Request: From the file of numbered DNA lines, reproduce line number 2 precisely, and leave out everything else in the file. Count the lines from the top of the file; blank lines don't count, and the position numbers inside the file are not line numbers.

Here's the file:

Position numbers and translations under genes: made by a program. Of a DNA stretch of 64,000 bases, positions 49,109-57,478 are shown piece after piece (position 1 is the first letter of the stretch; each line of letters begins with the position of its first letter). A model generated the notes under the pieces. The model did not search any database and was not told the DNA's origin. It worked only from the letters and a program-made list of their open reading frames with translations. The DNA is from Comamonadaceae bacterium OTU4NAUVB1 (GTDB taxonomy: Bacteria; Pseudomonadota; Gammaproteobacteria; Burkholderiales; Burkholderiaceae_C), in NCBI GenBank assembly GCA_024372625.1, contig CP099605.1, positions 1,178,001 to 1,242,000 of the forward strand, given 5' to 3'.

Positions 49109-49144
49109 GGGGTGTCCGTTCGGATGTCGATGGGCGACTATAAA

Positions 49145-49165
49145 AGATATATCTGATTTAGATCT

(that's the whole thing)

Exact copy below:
Positions 49109-49144